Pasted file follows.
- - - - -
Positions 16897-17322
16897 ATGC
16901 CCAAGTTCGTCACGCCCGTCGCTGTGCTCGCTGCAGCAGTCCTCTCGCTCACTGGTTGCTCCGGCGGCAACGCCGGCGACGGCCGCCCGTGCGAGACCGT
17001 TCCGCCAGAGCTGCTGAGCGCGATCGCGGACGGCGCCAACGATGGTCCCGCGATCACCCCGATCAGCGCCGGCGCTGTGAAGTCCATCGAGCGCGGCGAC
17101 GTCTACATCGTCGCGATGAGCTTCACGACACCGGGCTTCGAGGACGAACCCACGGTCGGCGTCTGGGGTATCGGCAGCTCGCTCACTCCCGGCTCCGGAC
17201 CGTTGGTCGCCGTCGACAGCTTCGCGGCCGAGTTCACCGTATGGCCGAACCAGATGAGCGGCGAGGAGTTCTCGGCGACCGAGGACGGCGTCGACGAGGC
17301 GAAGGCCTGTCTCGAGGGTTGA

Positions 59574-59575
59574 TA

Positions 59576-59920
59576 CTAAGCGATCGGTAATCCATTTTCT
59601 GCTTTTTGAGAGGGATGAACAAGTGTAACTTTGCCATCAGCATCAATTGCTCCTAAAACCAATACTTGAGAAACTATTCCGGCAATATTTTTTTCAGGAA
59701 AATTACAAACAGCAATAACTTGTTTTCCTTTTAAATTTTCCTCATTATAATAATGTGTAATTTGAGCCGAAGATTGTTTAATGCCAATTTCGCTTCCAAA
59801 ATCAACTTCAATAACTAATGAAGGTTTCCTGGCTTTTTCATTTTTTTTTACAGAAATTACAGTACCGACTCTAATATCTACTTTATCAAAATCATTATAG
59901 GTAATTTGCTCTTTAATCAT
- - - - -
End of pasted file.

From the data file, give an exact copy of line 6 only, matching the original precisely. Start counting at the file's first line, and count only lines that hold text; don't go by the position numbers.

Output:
17201 CGTTGGTCGCCGTCGACAGCTTCGCGGCCGAGTTCACCGTATGGCCGAACCAGATGAGCGGCGAGGAGTTCTCGGCGACCGAGGACGGCGTCGACGAGGC